Don't House Flippers Deserve A Profit?

Real Estate Broker with HOM Sotheby's Intl Realty, 949-510-2395 DRE# 01494165

I was out with a home buyer. This was not their first time, we had sold their home a year ago and they have been traveling, visiting family, and RVing across the country....needless-to-say these are my kind of people :). But while I relate to them personally and greatly enjoy their perspectives on life, I was surprised to find a prejudice against "flipper" homes.



Because of my respect for this couple, I asked them if I could blog about this issue on Active Rain and make the conversation public. So beware....this is public.


The couple expressed that they felt that there was something wrong with an investor making money off someone else's tragedy and they didn't want to contribute....fair enough.


But then as I pondered this, I wondered what's wrong with someone taking advantage of a financial situation to create wealth?



It must be made clear that these are not people who bought short sales and are flipping them without any improvements, we were looking at home which were purchased at auction (I can tell because of the way our MLS shows the title) and then spruced up and re-listed. Normally these homes have fresh paint and carpet, the yards have been tidied up or replanted and often....the kitchens and bathrooms have had granite or tile installed. They are lovely homes!

So if an investor purchases the home, takes the financial risk, creates value and reaps a profit....all while providing an easy escrow and quality home....why is this wrong? I don't think it is!

Posted by




Dre no. 01494165
M 949.510.2395


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Re-Bloggged 7 times:

Re-Blogged By Re-Blogged At
  1. David B. Meyers 08/14/2010 12:47 PM
  2. Randy Poll 08/14/2010 02:54 PM
  3. Kevin Peterson 08/14/2010 03:41 PM
  4. Lisa Ludlow Archer 08/14/2010 04:53 PM
  5. Eva Erdmann 08/15/2010 08:32 AM
  6. Brian Gibbons 08/15/2010 03:37 PM
  7. Bobi Bigelow 08/18/2010 11:23 AM
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Comments 328 New Comment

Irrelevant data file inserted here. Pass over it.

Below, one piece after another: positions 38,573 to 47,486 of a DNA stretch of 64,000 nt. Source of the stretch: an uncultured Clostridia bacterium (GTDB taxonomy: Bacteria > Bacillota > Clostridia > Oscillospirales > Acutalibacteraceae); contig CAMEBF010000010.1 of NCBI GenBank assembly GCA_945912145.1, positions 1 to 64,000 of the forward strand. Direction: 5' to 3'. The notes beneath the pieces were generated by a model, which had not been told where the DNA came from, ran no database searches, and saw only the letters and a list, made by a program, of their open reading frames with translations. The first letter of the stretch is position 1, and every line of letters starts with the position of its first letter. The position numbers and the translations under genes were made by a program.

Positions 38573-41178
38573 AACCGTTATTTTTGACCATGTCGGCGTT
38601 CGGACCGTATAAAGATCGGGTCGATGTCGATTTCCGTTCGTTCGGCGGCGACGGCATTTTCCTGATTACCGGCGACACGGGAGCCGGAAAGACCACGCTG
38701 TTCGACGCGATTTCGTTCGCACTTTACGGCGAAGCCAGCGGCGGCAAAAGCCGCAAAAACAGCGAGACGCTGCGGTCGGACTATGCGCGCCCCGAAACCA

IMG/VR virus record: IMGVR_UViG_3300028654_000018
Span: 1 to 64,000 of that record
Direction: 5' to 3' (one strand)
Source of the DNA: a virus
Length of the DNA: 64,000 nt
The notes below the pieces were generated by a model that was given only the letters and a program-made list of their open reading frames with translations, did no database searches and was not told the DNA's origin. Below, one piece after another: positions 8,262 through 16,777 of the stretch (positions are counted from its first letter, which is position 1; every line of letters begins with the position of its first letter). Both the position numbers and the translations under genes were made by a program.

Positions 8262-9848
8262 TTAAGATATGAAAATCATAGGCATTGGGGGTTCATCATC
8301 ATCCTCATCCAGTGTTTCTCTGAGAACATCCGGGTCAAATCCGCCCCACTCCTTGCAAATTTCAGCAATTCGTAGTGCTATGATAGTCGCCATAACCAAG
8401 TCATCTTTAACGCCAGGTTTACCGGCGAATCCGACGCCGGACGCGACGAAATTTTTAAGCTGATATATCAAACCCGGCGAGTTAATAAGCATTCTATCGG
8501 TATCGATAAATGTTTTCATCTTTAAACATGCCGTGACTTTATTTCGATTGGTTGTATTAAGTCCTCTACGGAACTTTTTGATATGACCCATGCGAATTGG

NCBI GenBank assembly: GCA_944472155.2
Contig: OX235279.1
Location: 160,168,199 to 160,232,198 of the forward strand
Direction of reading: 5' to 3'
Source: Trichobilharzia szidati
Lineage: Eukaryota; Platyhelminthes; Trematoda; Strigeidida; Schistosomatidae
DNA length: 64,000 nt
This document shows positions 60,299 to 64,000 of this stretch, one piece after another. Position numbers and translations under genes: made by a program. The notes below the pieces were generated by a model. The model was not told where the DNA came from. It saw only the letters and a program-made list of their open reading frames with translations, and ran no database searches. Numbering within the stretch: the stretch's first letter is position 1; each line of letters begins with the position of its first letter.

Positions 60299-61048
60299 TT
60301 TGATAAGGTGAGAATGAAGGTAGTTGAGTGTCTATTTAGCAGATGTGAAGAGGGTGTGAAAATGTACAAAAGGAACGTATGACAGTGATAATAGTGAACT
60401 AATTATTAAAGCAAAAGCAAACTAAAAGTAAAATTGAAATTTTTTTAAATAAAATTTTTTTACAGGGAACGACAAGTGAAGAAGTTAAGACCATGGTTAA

Nicole Donaghy
ERA Wilder Realty, Lexington SC

I don't think there is anything wrong with it.  What else is to be done in that situation?

August 24, 2010 09:27 PM
Lisa Wiseman
Intero Real Estate Services, San Jose, Silicon Valley

Karen, I work with investors that are trying to flip in a very difficult market. If it weren't for them, many of these homes would be on the market for way too long, adding to excess inventory and overpiced homes. (Many of these homes when flipped are very reasonably priced). Also, if they're REOs or short sales (many rules apply to investors purchasing short sales), they are more willing to deal with all the games the banks play. And they're paying cash!

September 02, 2010 02:12 PM
Jeff Hahn
Coppell, TX Realtor
Keller Williams Realty

Legitimate "flipping" makes sense for all involved.  It's win, win, win.....

September 08, 2010 12:31 AM
Malik Crichlow
Maplewood,SouthOrange,Union Real estate
GoodBuy Homes NJ Essex & Union County Short Sale Specialist

Flippers are needed but only the ones that actually improve the properties and not just do take advantage of buyers and further add to neighborhoods that really need a boost.... I stay clear away from those types of investors...

February 18, 2011 11:26 PM
Matt Robinson
Pensacola Real Estate (850) 292-4000
ERA Emerald Coast Realty

I agree with you on the rehab/flipper side.  What would your clients prefer that investors do...not buy the houses (both preforeclosure and REO) and just let them sit there delapidated and dragging down the values of surrounding homes?  Investors are not given nearly enough PUBLIC credit for how important they are in the housing recovery.  They are the ones absorbing much of the REO, short sale, and shadow inventory, and converting non-performing bank assets into performing ones.

However, I disagree with the obvious bias you personally have against short sale flippers who have "made no improvements" to the property.  You should say, "they have made no PHYSICAL improvements to the property".  A skilled short sale investor and negotiator earns their profit on the deal by negotiating 1, 2, and oftentimes even more mortgages, as well as numerous liens, judgments, and other encumbrances.  This oftentimes takes hours of time, and a great deal of skill to settle all of these accounts, get the owners deficiency waived, and create a property that has free and clear title for the end buyer.  While they may not "improve" the physical property, they certainly do a lot to "improve" the title on the property through their skill and expertise.  This fact is made clear in FHA's waive of it's anti-flipping rule, in which it states that an investor can buy and immediately resell a property for a profit of up to 20% without showing any proof of physical improvements whatsoever.  Even the government admits that there are other factors that play into making a property more desirable to an end buyer other than just physical clearing title and removing the wait time on normal short sales.

The other option would be to let unknowledgeable agents, who have an industry wide 15-20% success rate on short sales, continue to flounder at something they don't know how to do effectively, and end up leaving the seller worse off, and oftentimes foreclosed on. 

May 25, 2011 01:30 PM

Karen Fiddler, Broker/Realtor

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Additional Information

A Southern California Coastal agent's perspective on real estate and other things that interest me!

Author Bio: Karen Fiddler has been a Realtor for...